J/88 Class - Members of the Dutch crew had to scramble a bit after skipper John Leahey had to back out of the regatta. Tactician Will Holz shifted to helmsman and the Chicago Yacht Club entry reorganized well enough to make it to Charleston. They were rewarded handsomely on Race Day 1, fashioning an outstanding score line of 1-3-2-3 to jump on top in J/88 Class. Trimmers Matt Clark and Charlie Gallagher are teaming to handle tactics aboard Dutch, which holds a four-point advantage on Deviation, skippered by Iris Vogel.

“We stayed consistent and relied on our upwind speed,” Holz said. “We were more willing to try out the left than the rest of the fleet. We just played the pressure instead of worrying about the shifts for the most part.”

RS21 Class - Skipper Dennis Walsh led his New Bedford Yacht Club team to victory in two of four races to get off to a great start in RS21 Class. Teagan Walsh and Hadley Walsh are also part of the family program, which placed second and third in the other races in posting a low score of seven points.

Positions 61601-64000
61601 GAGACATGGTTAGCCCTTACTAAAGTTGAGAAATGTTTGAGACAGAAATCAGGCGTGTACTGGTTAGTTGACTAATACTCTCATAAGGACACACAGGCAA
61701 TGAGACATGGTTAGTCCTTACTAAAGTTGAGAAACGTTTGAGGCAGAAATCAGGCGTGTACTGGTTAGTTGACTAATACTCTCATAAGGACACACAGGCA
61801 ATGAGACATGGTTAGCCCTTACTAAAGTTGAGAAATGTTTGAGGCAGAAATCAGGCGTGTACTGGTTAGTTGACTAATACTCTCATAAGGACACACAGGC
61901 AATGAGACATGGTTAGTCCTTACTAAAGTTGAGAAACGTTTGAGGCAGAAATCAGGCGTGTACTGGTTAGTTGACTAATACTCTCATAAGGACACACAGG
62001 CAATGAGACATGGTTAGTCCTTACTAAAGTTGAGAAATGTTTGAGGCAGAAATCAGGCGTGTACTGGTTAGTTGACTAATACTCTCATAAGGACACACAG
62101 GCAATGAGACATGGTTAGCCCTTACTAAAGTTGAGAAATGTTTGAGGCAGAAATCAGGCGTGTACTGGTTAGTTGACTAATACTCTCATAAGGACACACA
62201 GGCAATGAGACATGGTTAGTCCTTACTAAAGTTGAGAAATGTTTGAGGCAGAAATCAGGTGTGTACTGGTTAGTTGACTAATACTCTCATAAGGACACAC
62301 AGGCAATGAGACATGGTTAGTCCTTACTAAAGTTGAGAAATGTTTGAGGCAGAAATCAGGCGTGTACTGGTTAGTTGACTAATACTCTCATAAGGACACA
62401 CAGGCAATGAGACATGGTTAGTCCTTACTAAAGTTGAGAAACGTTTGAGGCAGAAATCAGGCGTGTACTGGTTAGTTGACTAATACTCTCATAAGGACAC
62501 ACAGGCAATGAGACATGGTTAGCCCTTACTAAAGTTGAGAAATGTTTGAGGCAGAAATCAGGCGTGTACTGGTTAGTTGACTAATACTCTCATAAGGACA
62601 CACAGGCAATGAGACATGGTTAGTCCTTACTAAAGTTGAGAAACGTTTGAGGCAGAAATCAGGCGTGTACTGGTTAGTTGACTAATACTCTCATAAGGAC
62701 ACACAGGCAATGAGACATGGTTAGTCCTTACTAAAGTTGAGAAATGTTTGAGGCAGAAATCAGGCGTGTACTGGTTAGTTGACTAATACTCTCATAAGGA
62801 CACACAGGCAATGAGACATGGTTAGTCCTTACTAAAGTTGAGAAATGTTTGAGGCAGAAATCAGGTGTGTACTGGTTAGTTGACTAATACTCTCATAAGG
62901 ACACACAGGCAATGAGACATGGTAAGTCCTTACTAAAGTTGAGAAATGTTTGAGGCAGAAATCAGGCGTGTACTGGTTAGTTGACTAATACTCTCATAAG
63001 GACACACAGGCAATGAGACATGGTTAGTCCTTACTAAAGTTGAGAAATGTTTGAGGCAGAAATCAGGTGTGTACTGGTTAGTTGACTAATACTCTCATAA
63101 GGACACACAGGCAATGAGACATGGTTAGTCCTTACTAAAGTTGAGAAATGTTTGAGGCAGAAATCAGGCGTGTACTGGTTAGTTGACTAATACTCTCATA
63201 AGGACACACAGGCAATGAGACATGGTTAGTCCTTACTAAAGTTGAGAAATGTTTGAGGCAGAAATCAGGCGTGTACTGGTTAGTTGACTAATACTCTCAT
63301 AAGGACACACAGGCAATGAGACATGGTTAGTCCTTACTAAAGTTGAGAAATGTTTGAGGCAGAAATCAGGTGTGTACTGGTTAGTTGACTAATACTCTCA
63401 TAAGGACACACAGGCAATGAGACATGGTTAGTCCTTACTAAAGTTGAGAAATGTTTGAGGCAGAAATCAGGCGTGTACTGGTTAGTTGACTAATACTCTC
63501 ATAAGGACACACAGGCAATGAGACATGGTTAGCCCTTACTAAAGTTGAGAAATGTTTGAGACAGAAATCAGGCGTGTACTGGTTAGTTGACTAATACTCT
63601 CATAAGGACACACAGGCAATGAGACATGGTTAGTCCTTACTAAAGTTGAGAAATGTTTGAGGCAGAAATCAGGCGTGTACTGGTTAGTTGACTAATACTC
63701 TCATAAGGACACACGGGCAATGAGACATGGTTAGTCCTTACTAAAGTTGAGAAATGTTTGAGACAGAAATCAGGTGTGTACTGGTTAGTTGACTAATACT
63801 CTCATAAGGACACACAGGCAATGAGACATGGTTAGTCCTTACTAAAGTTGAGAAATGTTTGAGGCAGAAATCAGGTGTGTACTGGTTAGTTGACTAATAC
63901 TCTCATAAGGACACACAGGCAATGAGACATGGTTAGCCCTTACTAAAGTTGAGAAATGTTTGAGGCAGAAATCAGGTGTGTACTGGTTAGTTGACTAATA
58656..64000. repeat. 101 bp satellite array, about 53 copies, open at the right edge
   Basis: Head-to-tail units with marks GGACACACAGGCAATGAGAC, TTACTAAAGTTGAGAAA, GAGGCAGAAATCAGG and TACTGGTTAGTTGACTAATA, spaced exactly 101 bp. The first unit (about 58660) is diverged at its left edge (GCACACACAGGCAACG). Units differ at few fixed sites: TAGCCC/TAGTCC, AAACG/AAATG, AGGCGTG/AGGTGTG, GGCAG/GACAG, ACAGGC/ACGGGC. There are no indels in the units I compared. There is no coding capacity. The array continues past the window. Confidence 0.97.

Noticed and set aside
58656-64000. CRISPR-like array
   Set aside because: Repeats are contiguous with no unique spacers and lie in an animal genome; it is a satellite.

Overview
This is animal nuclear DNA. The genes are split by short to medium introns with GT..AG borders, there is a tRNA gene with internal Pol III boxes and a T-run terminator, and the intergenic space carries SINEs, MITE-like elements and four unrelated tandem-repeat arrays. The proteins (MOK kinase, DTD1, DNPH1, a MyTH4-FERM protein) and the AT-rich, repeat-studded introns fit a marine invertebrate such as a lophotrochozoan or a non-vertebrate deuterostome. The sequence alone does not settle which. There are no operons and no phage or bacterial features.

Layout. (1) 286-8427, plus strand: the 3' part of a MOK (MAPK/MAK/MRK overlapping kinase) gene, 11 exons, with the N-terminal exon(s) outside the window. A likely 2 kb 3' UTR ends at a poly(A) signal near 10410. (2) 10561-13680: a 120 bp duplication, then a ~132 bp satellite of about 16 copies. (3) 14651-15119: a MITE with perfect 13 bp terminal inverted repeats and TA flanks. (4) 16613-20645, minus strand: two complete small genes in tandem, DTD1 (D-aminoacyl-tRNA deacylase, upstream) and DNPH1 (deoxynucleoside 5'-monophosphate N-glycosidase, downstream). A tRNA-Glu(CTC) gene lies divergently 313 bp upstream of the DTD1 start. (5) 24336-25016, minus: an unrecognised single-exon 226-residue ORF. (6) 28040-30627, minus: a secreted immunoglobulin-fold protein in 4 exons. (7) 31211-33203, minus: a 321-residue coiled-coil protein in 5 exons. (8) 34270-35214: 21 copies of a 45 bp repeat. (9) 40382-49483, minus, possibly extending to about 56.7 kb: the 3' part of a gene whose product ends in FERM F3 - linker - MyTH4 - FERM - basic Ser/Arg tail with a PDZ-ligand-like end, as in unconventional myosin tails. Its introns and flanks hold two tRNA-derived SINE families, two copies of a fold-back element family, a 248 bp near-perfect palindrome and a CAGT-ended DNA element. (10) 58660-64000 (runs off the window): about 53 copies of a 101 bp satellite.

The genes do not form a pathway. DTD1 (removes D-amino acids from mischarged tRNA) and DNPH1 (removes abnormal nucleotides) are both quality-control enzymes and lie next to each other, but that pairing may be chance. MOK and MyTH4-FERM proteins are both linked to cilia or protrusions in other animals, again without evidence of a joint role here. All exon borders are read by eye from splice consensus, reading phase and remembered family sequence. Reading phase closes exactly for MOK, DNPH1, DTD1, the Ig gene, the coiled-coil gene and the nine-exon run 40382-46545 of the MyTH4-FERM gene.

Canadian skipper Adam Korbin came off the water pleased despite dropping from second to third place overall due to a sixth in the final race. The Vancouver resident was happy to be racing in a warm weather climate and was thrilled to get the gun in two of four starts to open competition. “We didn’t expect to put up a bullet in our very first race in Charleston,” Korbin said. “This is a very tough fleet, and the racing is super-fun and very competitive.”

All 10 boats in the RS21 fleet are identical in every way and provided by RS Sailing for charter by the various teams. Korbin and teammates Phillip Cragg (helmsman) and Reto Corfu (foredeck) are newcomers to Charleston Race Week. “We wanted to check out Charleston and sail somewhere it’s warm and sunny,” Korbin said. “It’s probably raining right now back in Vancouver.”